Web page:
Also for seventh- and eighth-graders, family/consumer science, technical education and art would meet 30 times per trimester instead of 60.
Lastly, there would be no foreign language instruction for eighth-graders. There are four sections of Spanish taught to about 120 students and there is one section of French for about 20 students.
This cut would mean that there would be no foreign language instruction until ninth grade in the district.
One resident in attendance questioned that move, saying that we live in a “global world” where second languages are becoming increasingly important. Most schools, Zuzek said, start teaching foreign languages in eighth grade or earlier. He said that “not many” begin in ninth grade.
If the move to a six-period day is not made, Collins said that the average class size would go up by three students.
Mike Johnson, the principal at Hastings High School, then talked about the changes coming to high school students. He’s seen the enrollment there decline from 1,855 students to 1,497 and said he’s no stranger to making cuts.
A resident in the crowd asked Johnson if he considered cutting the number of administrators at the high school. In addition to Johnson, there are three assistant principals. Johnson, though, said that the principals play a vital role and handle about 2,800 discipline referrals a year.
“We feel like we’re not at a point of doing that,” he said in answer to the question.
Johnson said that most of the reductions at the high school will result in the average class size going from 28.0 to 29.5 students per class.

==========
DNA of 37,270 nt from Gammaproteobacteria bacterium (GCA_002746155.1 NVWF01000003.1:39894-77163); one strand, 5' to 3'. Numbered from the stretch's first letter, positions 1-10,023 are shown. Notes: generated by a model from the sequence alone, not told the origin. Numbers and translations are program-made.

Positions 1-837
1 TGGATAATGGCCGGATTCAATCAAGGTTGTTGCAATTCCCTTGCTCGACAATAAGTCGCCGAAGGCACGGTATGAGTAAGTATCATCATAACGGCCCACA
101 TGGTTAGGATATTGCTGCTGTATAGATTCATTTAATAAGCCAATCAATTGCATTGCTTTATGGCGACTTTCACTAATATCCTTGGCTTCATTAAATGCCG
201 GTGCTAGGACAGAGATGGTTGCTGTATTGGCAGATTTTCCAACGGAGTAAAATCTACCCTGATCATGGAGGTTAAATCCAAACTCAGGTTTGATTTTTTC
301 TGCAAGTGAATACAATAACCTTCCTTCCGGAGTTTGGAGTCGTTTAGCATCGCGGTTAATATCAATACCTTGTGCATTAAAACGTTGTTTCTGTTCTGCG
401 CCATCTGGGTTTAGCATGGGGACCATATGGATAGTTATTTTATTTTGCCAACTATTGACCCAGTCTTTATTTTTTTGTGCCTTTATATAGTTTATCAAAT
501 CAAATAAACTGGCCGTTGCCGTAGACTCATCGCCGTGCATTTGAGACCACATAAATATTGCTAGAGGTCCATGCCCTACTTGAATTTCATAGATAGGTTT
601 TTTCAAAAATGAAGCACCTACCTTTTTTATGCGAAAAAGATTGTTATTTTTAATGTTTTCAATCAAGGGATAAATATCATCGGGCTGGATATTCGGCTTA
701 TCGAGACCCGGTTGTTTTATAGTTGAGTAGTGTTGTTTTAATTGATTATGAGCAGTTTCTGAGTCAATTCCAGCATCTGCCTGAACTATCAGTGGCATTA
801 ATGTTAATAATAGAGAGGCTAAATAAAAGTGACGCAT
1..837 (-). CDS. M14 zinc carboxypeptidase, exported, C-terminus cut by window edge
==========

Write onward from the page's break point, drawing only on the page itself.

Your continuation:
“With staff retirements and resignations, we were able to balance this year’s reductions with those from previous years,” he wrote in a follow-up email. “As a result, not every department saw an increase in class size this year. The HHS summer school program will reduce staff as well and use technology and a digital curriculum to become more efficient. We will be increasing the number of students that we serve at our Hastings Area Learning Center to bring in more revenue to the school district. Over the years there have been reductions made when necessary to activities and fine arts.”
Among the cuts this year are the elimination of the 9B teams for volleyball, baseball and football.
“The school district will continue to offer a full ninth grade schedule in these sports but will reduce the budget for 9B games,” Johnson wrote. “These games may continue if they can be scheduled at a reduced cost or with the support of booster clubs. Lastly, the high school supply budget will be reduced.”
The school board
School board chair Vince O’Brien then addressed the crowd. He said the board has worked hard in the past 10 years to thin out the district office staff through attrition.
When someone leaves, the district has generally been consolidating their work, he said.
There are no cuts to the district office in this proposal, he said.
“We are looking at making budget reductions in the district office as we go forward,” he said.
A topic that came up a few times during the meeting was whether or not Hastings would continue to need three elementary schools.
Residents asked about rumors they’ve heard regarding what would happen down the road. Specifically, they’d heard that Kennedy Elementary School could be closed. Fourth-graders would then be moved to the middle school and eighth-graders would move to the high school.
O’Brien said the school board has not talked about that topic yet.
“No committee or board meeting has ever discussed (that),” he said. “There is a possibility that that will be something that will be discussed in the future.”
The district appeared to address the situation in a slide shown at the meeting called “Where do we go from here?”
The slide shows the projected enrollment of 4,240 by 2018. Just next to that is the capacity for each of the five schools in the district. The total capacity of the five buildings is 5,325.
The capacity without Kennedy, the smallest of the three elementary schools, would be 4,775.